For Christmas I got “The Little Book of Hygge”, it was something I had seen a while back and just really liked the look of reading and it has not disappointed! It written by Meik Wiking who is from The Happiness Institute in Copenhagen, that itself sounds interesting to me!
Hygge is a Danish concept which believe it or not they take the whole book to fully explain but could be anything from sipping hot chocolate with a warm jumper on in front of a fire to having a picnic at the beach with your family on a summers day. With the Danes regularly coming out top in the poll of the happiest countries in the world I was interested to see what they do differently and it turns out this concept is something I really want to try!
This is the Hygge manifesto to give you an idea:
- Atmosphere – Turn down the lights, light candles and have low lighting.
- Presence – Be here now. Turn off the phones.
- Pleasure – Coffee, chocolate, cookies, cakes, candy!
- Equality- “We” over “me, share the tasks and the air time.
- Gratitude – Take it in, this might be as good as it gets.
- Harmony – Its not a competition, we already like you, there is no need to brag about your achievements.
- Comfort – Get comfy, take a break, its all about relaxation.
- Truce – No drama, lets discuss politics another day.
- Togetherness – build relationships and narratives.
- Shelter – This is your tribe, this is a place of peace and security.
The book not only gives you examples of Hygge activities throughout the seasons but also recipes to try along with how you can make your home more Hygge and even what you need to make a Hygge emergency kit which is one of my favourite ideas so I thought I would share with you:
Hygge Emergency Kit – this is to be stored up for those evenings when you are low on energy, have no plans, don’t feel like going out and are in the mood for some quality time alone.
- Some good quality chocolate
- Your favourite tea
- Your favourite book
- Your favourite film
- A good pair of woollen socks
- A selection of your favourite letters
- A warm jumper
- A notebook- to write in all the Hyggelige moments you have experienced in the last year, this will help you remember them and create more.
- A nice blanket
- Paper and a pen
- A photo album
I’m also looking forward to creating a little space to call my Hyggekrog- this is a nook in a kitchen or living room where you can snuggle under a blanket with a book and a cup of tea. As long as there are cushions and you can watch the world go by from there it can be your go to place when you want to be snug and cosy for a short time. I don’t have a bay window to make it in as many Danes do but I have a few corners of rooms that are currently empty and could do with a cosy seat and some low lighting and who doesn’t like buying a new blanket and cushions! For furniture to be considered Hygge it has to be rustic, and have charm, glass, plastic and metal are not considered Hygge. If the piece of furniture has some memories attached that is even better and it does not need to cost a lot, any element of nature or something that is slightly vintage is great for Hygge, it’s all about how things feel, a bookcase filled with books or a nice teapot or vase on the table along with candles and anything made out of wood are all perfect for your Hygge home.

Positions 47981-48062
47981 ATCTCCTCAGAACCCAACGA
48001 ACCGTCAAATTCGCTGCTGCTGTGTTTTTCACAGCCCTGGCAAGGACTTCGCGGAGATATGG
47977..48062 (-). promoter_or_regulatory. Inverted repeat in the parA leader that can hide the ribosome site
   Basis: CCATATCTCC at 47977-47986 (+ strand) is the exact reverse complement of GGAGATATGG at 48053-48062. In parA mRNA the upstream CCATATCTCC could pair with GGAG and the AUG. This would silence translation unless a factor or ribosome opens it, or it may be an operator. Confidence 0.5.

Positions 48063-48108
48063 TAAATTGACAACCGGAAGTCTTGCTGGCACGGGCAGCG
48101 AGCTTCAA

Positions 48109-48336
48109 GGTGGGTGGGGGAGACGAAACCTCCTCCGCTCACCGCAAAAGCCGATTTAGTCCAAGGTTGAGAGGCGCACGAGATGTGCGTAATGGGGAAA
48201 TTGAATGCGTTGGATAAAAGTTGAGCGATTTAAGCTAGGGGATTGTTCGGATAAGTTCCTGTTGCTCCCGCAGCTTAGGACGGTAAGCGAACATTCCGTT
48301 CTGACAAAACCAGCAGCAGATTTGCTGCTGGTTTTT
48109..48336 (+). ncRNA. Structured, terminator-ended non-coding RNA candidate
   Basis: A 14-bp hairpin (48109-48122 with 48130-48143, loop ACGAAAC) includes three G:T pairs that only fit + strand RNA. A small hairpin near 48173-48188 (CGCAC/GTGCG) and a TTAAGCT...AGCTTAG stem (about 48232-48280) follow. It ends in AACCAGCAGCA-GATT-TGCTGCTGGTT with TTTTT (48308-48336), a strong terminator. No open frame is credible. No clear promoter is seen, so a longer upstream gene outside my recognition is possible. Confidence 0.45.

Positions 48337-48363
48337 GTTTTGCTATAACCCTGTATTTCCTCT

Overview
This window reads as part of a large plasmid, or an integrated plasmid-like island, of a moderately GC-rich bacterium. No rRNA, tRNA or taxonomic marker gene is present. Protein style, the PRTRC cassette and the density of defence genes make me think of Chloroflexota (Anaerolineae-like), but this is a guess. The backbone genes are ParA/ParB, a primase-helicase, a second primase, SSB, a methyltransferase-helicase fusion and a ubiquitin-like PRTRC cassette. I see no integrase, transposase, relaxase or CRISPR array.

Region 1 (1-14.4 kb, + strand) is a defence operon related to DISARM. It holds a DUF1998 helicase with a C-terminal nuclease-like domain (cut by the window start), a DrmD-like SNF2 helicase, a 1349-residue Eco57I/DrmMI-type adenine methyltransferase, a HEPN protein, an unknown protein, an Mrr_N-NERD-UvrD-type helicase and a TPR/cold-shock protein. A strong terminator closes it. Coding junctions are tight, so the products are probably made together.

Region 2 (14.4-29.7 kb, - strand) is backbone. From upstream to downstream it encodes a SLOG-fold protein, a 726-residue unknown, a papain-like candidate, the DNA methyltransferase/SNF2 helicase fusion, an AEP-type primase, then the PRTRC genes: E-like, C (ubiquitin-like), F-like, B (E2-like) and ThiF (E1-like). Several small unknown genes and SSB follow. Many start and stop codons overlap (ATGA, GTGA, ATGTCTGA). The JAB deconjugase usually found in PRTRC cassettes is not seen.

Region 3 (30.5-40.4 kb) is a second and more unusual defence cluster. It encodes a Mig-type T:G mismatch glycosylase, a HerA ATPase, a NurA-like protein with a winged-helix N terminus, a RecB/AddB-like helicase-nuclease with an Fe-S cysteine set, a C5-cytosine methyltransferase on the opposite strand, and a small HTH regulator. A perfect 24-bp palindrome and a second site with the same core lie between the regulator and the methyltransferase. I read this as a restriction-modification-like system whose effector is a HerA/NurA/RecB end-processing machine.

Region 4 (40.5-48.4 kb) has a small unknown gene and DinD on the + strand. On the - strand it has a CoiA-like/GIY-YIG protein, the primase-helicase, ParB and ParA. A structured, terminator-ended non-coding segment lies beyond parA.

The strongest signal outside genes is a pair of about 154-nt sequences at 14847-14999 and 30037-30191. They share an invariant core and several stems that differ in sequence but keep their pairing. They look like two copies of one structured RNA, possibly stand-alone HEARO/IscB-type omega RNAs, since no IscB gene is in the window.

So I started off today with a Hygge lunch, I was really cold after coming back from meeting a friend for coffee so decided on soup but I thought why not light candles even though it is only me at home. Not only did they make me feel warmer while I waited for the house to heat but it gave my lunch table a much cosier feel, that along with listening to a CD I got for Christmas I ended up not feeling like I was alone at all.
Overall I feel I’ve got some really great ideas from this first one about what is important and what it actually takes to make you feel happy, believe it or not when asked what makes them the happiest the Danes placed Facebook at the bottom of a list of 15 items with the top three coming out as;
- Hot drinks
Life is so much about our phones, social media, and TV, not to mention money playing a huge part in how happy people think they are. This book just explains how a whole country of people are living life feeling really satisfied with their lives by prioritising the right things and I like that.